As a legal service provider, it has been frustrating over the years to have no one local to refer farmworkers to when they need pro bono or low-cost representation for their cases. So when I heard Beth Lyon was relocating to Ithaca last summer to spearhead Cornell’s Farmworker Legal Assistance Clinic, I was grateful this gap in services in Tompkins would somewhat be closed.
I often receive phone calls from farmworkers wanting to discuss their immigration status. For the most part the calls are coming from undocumented individuals who are working on farms in rural parts of Tompkins County or neighboring counties such as Cayuga, Seneca and Yates. Even though some of the legal services we offer might be what they are looking for – help with filing for DACA, U Visas, or provisional waivers for unlawful presence – usually they’re not. More likely, they have a notice to appear in immigration court or are in some kind of removal proceedings. Unfortunately, these things are beyond the scope of the services we provide at Catholic Charities.
So it’s nice to have the Farmworker Legal Assistance Clinic available when I need to make a referral; not only because it is part of our community but also because of the reputation and expertise Beth brings as the head it. The intersections between workers’ rights and farmworkers, as well as immigration law and farmworkers are very complex so Beth’s knowledge in both areas is certainly appreciated. Since I have made occasional referrals to the Farmworker Clinic, I decided to contact Beth to get updated on how their first year unfolded and what types of cases they took on.
Under Beth’s supervision, the Farmworker Clinic students accepted 4 cases this past year – 2 SIJS, 1 asylum, and 1 employment-related case. For the cases that weren’t pursued, they were able to either provide the farmworker advice and/or a referral to another program in upstate New York for assistance. Since there are far more referrals than accepted cases, Beth stated they have to be very strategic in selecting cases since the funding stream for programs that offer pro bono legal services is almost non-existent. When prioritizing cases, they first look to represent farmworkers who are undocumented and secondly they try to pursue cases that will benefit the community, such as SIJS (Special Immigrant Juvenile Status).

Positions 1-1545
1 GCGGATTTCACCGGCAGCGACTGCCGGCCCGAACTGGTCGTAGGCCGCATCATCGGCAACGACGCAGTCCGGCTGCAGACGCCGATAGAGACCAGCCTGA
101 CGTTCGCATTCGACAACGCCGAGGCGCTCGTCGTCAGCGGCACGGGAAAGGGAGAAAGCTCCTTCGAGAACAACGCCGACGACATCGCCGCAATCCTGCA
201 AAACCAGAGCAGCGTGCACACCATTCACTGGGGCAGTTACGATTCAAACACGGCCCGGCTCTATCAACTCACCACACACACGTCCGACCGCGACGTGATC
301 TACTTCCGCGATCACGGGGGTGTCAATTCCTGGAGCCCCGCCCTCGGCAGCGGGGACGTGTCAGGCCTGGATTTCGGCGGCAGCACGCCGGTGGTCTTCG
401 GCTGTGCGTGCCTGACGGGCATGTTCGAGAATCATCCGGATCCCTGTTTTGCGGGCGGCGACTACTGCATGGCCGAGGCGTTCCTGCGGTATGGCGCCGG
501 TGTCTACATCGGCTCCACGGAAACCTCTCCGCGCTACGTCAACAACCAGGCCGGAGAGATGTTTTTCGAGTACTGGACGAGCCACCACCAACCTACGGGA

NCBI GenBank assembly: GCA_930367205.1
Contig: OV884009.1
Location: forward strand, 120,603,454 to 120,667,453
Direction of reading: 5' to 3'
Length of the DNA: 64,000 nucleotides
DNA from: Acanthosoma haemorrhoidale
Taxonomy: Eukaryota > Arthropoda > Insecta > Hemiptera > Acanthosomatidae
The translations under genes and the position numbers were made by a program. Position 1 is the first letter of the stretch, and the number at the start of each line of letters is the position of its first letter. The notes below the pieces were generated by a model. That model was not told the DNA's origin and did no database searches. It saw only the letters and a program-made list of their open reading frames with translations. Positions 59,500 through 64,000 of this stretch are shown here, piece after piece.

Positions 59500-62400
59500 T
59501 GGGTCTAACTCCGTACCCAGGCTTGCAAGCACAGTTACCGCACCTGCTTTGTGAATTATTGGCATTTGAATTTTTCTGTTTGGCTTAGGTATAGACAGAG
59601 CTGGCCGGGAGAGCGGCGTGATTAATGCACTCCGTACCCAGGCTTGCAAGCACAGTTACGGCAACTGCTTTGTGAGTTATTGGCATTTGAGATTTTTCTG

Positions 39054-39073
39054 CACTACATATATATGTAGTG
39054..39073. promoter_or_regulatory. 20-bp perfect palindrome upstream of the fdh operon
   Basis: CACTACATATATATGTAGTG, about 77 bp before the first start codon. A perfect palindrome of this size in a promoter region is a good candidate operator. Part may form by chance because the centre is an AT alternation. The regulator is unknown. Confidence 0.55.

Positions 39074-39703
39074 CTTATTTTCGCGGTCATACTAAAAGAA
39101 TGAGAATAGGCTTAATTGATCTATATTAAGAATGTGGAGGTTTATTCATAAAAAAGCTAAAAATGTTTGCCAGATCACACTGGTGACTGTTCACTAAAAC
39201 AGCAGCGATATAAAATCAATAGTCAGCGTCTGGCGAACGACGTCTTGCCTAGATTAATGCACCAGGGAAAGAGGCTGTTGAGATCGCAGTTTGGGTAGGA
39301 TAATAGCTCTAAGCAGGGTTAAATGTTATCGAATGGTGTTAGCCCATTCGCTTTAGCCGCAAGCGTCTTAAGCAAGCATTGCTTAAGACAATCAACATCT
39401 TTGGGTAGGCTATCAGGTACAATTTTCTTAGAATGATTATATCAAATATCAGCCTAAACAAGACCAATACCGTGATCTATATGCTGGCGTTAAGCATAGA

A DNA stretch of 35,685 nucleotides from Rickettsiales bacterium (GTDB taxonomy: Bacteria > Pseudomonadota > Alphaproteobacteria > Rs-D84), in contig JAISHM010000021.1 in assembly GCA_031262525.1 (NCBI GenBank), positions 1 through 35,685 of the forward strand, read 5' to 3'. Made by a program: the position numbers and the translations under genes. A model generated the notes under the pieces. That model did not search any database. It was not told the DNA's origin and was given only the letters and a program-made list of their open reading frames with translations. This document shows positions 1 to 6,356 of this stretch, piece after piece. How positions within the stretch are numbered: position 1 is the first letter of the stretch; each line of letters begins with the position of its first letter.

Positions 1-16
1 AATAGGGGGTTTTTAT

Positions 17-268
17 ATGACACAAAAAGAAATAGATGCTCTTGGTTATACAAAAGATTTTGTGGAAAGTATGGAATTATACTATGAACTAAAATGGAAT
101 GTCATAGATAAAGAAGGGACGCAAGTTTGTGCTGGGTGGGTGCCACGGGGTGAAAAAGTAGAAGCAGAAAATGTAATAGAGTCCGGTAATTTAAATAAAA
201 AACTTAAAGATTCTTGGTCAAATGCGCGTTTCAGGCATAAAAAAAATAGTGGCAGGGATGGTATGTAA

Since the clinic is student-centered, Beth also has to consider what works for the students who are enrolled in it. Taking them through a process where they “plan an action, do an action, and reflect on an action,” she balances factors between what best benefits the clients and also the students’ best interests. Things like driving distance, making sure there can be ample interaction between students and clients, as well as finding cases where there is a benefit that can be obtained are taken into consideration. She and the students pre-screen for asylum eligibility, VAWA, SIJS, U Visas or cancellation of removal. Beth summed up the process by saying “if there are cases in those areas, we can provide a unique service for the client.”
Not only are Beth and the students providing a unique service for their clients, they are also providing a unique service for Tompkins County and the surrounding area. Farmworkers are some of the most vulnerable members in our community due to many reasons that not only includes their precarious immigration status, but extends far beyond that. We’re fortunate to have the Farmworker Legal Assistance Clinic in our neighborhood so on behalf of Catholic Charities I wanted to formally say welcome to Ithaca!